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J2EE Caching

Retrieving, assembling, and presenting information

Most Web applications are typically based on the presentation of information, meaning that functional operations pertaining to retrieving, assembling, and presenting information in the form of content and data largely outnumber functional operations that actually modify the information.

For example, browsing detailed product information in an online store occurs exponentially more often than updating the product information. Caching offers critical benefits to the application that include, but are not limited to:

  • Faster response times and increased application responsiveness: Requests are serviced faster, as pre-cached information is served up without having to query the data store and apply complex business rules and calculations to the result set.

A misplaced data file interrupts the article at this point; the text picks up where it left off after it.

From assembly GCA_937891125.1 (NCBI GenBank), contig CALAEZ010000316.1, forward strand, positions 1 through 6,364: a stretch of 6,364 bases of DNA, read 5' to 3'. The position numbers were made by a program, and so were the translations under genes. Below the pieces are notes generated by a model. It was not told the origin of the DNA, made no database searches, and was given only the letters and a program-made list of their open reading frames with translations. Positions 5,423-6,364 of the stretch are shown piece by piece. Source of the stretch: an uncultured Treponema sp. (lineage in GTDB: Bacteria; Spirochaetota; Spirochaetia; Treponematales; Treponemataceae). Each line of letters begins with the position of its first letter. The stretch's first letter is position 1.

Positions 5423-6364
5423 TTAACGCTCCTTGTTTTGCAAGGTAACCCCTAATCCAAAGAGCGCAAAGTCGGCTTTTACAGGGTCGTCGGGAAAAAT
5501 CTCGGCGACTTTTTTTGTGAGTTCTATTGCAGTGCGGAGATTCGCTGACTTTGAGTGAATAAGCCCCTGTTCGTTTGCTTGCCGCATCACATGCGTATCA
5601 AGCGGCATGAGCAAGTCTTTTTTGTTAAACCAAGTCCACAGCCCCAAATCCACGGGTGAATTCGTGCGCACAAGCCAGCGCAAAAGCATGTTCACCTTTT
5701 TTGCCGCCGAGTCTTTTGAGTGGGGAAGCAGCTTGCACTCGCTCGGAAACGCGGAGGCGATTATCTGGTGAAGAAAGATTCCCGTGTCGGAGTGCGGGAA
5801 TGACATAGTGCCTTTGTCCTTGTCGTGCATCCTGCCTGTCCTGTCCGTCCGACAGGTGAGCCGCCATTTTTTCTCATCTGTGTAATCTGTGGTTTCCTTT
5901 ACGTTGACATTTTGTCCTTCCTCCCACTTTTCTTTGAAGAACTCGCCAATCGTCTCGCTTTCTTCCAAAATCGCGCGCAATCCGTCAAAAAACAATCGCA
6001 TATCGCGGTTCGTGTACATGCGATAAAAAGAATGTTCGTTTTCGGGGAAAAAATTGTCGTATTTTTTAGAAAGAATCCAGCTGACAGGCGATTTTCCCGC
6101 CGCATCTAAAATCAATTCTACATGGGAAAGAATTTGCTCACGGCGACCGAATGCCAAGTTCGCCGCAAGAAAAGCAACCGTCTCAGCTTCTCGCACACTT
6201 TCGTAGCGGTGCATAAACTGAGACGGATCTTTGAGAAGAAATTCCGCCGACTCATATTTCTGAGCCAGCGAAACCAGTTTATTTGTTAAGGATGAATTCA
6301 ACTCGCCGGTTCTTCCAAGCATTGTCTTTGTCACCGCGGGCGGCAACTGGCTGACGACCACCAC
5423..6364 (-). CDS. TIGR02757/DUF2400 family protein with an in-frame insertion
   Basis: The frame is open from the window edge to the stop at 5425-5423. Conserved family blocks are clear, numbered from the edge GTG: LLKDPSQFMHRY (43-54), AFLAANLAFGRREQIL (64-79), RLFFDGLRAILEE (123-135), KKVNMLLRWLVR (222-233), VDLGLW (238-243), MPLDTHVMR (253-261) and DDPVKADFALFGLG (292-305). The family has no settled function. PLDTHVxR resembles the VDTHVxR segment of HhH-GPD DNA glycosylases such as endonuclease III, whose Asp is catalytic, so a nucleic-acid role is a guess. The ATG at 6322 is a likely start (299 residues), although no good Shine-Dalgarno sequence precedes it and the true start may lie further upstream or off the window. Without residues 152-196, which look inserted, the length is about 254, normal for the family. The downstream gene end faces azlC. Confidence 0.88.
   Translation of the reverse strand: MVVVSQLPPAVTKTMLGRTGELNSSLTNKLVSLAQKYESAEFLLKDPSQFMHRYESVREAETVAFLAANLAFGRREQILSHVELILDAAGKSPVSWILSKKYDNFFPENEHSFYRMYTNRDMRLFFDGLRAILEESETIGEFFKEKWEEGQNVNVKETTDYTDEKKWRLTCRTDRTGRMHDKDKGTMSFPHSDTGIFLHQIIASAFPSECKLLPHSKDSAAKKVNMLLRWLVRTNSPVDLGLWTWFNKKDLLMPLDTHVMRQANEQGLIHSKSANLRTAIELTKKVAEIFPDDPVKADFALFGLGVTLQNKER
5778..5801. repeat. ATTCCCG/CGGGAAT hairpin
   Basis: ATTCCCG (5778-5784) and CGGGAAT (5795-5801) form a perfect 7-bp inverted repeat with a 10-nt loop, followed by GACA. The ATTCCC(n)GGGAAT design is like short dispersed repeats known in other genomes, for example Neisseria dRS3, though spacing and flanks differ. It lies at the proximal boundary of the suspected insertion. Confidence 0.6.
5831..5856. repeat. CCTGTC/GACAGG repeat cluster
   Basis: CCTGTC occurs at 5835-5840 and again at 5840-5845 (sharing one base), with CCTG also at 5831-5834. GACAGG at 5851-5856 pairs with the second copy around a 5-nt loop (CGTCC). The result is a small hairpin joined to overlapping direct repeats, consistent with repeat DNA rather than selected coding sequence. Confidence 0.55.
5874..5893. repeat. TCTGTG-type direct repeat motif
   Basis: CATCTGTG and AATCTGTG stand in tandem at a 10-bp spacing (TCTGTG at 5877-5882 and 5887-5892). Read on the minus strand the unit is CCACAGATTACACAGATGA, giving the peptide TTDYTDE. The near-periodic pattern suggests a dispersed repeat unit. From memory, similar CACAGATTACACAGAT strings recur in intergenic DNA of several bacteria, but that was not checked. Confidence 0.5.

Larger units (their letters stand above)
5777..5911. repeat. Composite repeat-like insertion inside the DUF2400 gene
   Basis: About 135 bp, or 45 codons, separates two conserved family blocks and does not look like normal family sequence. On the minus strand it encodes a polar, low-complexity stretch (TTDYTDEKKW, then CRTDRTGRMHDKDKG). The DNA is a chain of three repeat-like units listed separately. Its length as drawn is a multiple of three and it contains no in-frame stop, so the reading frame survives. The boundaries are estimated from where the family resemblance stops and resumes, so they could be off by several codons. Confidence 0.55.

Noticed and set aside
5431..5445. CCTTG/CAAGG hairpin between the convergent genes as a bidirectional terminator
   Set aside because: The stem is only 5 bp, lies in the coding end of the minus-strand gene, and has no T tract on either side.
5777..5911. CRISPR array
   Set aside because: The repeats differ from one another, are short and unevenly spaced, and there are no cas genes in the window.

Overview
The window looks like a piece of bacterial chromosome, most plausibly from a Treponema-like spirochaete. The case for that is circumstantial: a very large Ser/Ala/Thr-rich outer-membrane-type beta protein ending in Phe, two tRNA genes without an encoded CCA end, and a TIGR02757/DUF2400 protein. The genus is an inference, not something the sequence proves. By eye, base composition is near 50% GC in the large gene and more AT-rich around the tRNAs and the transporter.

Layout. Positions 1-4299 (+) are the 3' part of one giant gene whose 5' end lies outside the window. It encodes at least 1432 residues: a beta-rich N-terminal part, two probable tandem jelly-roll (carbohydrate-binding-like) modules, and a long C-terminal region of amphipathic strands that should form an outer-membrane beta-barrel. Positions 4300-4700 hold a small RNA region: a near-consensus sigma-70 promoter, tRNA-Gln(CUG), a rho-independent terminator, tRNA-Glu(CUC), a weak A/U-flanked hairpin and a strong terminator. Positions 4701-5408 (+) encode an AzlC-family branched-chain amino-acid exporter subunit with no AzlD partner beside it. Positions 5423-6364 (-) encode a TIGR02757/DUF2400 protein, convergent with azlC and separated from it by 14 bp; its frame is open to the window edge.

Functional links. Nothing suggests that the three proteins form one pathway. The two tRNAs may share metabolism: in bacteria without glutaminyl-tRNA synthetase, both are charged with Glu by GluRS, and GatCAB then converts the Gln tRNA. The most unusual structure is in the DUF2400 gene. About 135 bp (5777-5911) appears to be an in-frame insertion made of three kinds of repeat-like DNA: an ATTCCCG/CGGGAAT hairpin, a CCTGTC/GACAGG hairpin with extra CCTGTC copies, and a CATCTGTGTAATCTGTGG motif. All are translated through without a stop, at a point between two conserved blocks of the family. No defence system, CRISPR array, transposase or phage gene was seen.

• Increased throughput: Applications designed to take advantage of caching have much higher throughput rates because it is not necessary to retrieve data and perform complex calculations on the data for every request running on the same physical hardware infrastructure.
  • High availability: If back-end components go offline temporarily, previously cached information can still be served up to the client.
  • Scalability: Caching in the presentation and business tiers of the J2EE architecture greatly helps to reduce the consumption of system resources, allowing the applications to be scaled horizontally more easily when the need to support a higher client load arises. The application itself will need to be well designed to ensure horizontal scalability.